Sometimes life is more fascinating than fiction.
Take Jerry Dickinson, a Pittsburgh native who is graduating from the Fordham School of Law. Adopted by white parents when he was three months old, he grew up in a foster home with ten siblings, seven of whom were likewise adopted.
After a childhood in what he calls a “real-life multiracial Brady Bunch,” he went to the College of the Holy Cross, where upon graduation, he earned a Fulbright scholarship to study law and help defend squatters living in the slums of Johannesburg, South Africa from eviction.
A year later, when he entered Fordham, many of his peers were just learning the ropes of researching and publishing. By contrast, Dickinson was putting the finishing touches on his first peer-reviewed law review article, based on his time in South Africa.
He went on to publish two more articles and edit the law school’s Environmental Law Journal.
His research is focused on land use law. His most recently published case analysis was on a community benefits agreement that was struck with a private developer before the exercise of eminent domain. It ensured there would be affordable housing as part of the Barclay’s Center development in Brooklyn, in what he has coined “inclusionary eminent domain.”
The most memorable aspect of his time at Fordham Law has been representing low-income tenants at the Manhattan Housing Court as part of the school’s housing rights clinic. Particularly rewarding was when he and a classmate argued and won a motion in February 2012 to dismiss the eviction of a single mother who was on public assistance.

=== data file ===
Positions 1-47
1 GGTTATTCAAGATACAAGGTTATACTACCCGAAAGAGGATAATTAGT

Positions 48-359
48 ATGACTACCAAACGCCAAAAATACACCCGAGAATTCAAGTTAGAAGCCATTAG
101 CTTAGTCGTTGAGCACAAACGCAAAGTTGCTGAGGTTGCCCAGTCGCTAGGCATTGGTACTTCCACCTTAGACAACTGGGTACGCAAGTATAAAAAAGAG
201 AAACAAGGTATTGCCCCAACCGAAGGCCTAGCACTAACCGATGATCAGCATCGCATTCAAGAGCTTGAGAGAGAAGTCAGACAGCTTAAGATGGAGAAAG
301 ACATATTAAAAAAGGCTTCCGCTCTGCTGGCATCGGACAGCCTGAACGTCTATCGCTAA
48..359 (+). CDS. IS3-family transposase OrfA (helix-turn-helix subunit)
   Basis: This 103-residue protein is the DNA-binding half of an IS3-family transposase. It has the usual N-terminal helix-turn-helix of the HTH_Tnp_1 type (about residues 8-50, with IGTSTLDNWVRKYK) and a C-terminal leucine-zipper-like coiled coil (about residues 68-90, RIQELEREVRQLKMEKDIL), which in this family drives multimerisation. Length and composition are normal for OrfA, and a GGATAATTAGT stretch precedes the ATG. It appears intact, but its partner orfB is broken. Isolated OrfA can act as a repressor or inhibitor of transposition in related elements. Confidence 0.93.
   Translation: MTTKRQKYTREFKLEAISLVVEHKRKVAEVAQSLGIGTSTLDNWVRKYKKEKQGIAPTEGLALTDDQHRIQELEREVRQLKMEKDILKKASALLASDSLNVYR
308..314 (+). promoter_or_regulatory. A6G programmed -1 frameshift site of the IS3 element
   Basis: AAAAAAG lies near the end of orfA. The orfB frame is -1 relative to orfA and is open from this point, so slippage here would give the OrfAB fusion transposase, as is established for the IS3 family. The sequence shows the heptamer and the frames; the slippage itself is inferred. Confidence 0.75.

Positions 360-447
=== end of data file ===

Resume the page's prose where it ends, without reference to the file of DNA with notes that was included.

“That was an amazing experience because, while I had been part of a litigation department in South Africa that was doing this kind of work, attorneys were doing the arguing and I was the one researching,” he said.
“Here, I became the student-lawyer, arguing in front of a judge and preparing documents under the supervision of professors.”
Dickinson made this happen even as both his parents developed life-threatening illnesses (pancreatic cancer and an ischemic stroke) that forced him to travel by bus or train to Pittsburgh every two weeks to help care for them. The trips home were necessary during his entire time at Fordham.
“My experiences have taught me resilience and determination to deal with those matters in a way that still allows me to complete my education, and I think that Fordham has provided the avenues, programs, and flexibility for me to actually do both and complete my studies in a timely manner,” he said.
In a way, Dickinson said, working for groups like the law journal and the Fordham Law Democrats helped him keep his mind off his concerns at home.
“It [dealing with parent illnesses]hasn’t been something that has brought me down; it’s uplifted me to get through law school,” he said.
Dickinson will be heading back to Pittsburgh to work for two years for the real estate group at the law firm Reed Smith, where he’ll be representing private developers in land use appeals. He’s also planning to conduct pro bono work representing public assistance tenants in eviction proceedings. After that, he’s accepted an invitation to clerk for a year for Theodore Alexander McKee, chief judge of the U.S. Court of Appeals for the 3rd Circuit, in Philadelphia.
Then, he plans to return home to Pittsburgh.
“Sometimes things in life happen and you have to adjust to them, and with the circumstances with my parents’ illnesses, I want to move back and be closer to them,” he said.
“I really never thought I’d be back in Pennsylvania after being away for so long, because I really enjoyed traveling the world. But I think Pennsylvania really is where my future lies.”